Archive for the ‘Arts & letters’ Category

Double dumbstruck

September 11, 2022

Gassing up for the long commute.

“This heat’s not good for the brain. Turns out nothing much is good for the brain in the 2020s. TV rots it, the Internet turns it to jelly, the miserable climate bakes it, 90 percent of what we call ‘work’ is deliberately designed to actually erase the human brain; this has been proven. Podcasts: Now there’s a guaranteed way to reverse years of book-learning and social skills. There’s online gambling, TikTok … and then Queen Elizabeth II passed away and it was like a Bat-Signal in the sky to make everybody go extra double-dumb. … Only in Ireland did they seem to sort of be enjoying it all.” — Ken Layne, “Like a Hurricane,” Desert Oracle Radio

You said a mouthful, brother.

The news has been so relentlessly grotesque that I found myself double-dumbstruck, which is to say rendered speechless by astonishment while simultaneously catching a puck in the gob from a wildly flailing eejit.

The prospect of commenting on any of our ongoing Dumpster fires felt like pissing into the drinking water in Jackson, Mississippi — an enhancement, to be sure, but not a solution any sane person would swallow.

So I kept it zipped. Averted my eyes. Instead I watched the hummingbirds mobbing our feeders; the little buzzbombs will be leaving us shortly. Played with Miss Mia Sopaipilla, who remains extraordinarily kittenish for a 15-year-old cat. Rode the bike(s) — 130 miles last week, 140 this week.

With “Better Call Saul” in the rear view we branched out a bit in our evening TV-watching. I can recommend “Letterkenny,” (absurdly funny Canadians); “This Fool” (snarky South Central working-class vatos); “Belfast” (The Troubles through a child’s eyes); and “The Sandman,” derived, like “Watchmen,” from a high-gloss DC comic of which I had been ignorant.

• Honorable mention: “Funny Pages,” a bent coming-of-age story about a teenage cartoonist who gets an up-close-and-personal look at the subterranean bits of “underground comics.” Could be straight out of “Zap,” “Bijou,” or pretty much any other comic you read back when weed was still illegal. And yes, Your Humble Narrator recognized more than a few unsavory aspects of himself in this film.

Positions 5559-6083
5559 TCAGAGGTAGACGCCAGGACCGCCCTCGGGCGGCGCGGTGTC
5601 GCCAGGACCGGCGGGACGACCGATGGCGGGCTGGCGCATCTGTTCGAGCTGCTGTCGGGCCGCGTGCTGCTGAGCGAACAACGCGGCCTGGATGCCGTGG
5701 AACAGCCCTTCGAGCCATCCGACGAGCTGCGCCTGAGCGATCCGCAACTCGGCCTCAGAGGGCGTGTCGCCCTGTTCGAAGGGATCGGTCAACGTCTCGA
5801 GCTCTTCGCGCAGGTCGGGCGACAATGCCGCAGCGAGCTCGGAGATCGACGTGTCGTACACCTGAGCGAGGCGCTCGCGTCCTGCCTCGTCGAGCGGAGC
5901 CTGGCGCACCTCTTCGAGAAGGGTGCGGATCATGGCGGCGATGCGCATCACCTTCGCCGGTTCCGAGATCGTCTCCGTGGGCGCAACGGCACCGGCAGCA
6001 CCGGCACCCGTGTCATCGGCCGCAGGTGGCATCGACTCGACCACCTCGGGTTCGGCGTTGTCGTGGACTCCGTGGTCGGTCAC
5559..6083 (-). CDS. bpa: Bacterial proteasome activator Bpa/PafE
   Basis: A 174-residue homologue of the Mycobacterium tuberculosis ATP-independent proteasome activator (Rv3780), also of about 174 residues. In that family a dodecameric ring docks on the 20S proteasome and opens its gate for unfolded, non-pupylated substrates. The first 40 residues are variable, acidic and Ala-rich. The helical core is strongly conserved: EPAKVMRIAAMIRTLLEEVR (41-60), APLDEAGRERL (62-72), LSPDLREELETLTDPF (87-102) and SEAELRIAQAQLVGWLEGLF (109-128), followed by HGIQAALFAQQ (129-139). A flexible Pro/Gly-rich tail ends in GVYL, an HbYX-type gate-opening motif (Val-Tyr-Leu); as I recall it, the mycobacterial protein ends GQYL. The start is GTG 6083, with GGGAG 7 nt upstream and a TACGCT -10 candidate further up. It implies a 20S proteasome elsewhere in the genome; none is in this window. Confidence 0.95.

What about literature, you ask? Check out a couple road-trippers on the ragged edge: the cabbie Lou in Lee Durkee’s “The Last Taxi Driver,” and the shaggy mercenary Will Bear in Dan Chaon’s “Sleepwalk.”

• Honorable mentions: “Night of the Living Rez” by Morgan Talty (his first book; dark tales of a Native community in Maine) and “Homesickness” by Colin Barrett (his second; darkly funny tales of the Irish at home and abroad).

If none of these diversions from the daily disaster does the trick for you, find a hummingbird to watch or a cat to play with.

R.I.P., Barbara Ehrenreich

September 2, 2022

She took what they were giving ’cause she was working for a living.

Barbara Ehrenreich, the journalist, activist, and author who never lost touch with her working-class roots, has clocked out. She was 81.

Her New York Times obit draws from the introduction to “Nickel and Dimed: On (Not) Getting By in America,” in which she recounts wondering with a magazine editor how the unskilled survive on the wages paid them and then blurting out something that she “had many opportunities to regret: ‘Someone ought to do the old-fashioned kind of journalism — you know, go out there and try it for themselves.'”

Which is exactly what Ehrenreich did, of course, working and living as a waitress, hotel maid, nursing-home aide, and Walmart “associate,” among other things. Then she came back and told us all about it.

And though she would be writing it up, she wasn’t phoning it in:

People knew me as a waitress, a cleaning person, a nursing home aide, or a retail clerk not because I acted like one but because that’s what I was, at least for the time I was with them. In every job, in every place I lived, the work absorbed all my energy and much of my intellect. I wasn’t kidding around. Even though I suspected from the start that the mathematics of wages and rents were working against me, I made a mighty effort to succeed.

She was not, and is not, alone. And in her Evaluation at the end of the book, Ehrenreich proposed that those of us who live in comfort while others barely scrape by should feel not just guilt, but shame.

When someone works for less pay than she can live on — when, for example, she goes hungry so that you can eat more cheaply and conveniently — then she has made a great sacrifice for you, she has made you a gift of some part of her abilities, her health, and her life.

What a gift was Ehrenreich’s life. Peace unto her, her family, friends, and readers.

Talking shit

May 5, 2022

A samurai in a latrine; outside, his three attendants hold their noses. Coloured woodcut by Hokusai, 1834. Credit: Wellcome Collection. Attribution 4.0 International (CC BY 4.0).

I stumbled across an item from the Poetry Foundation, “Haiku on Shit” by Masaoka Shiki, in my virtual wanderings and thought it a delightful departure from the daily shit monsoon, against which a parasol, a wetsuit, or a subterranean bunker are no defense.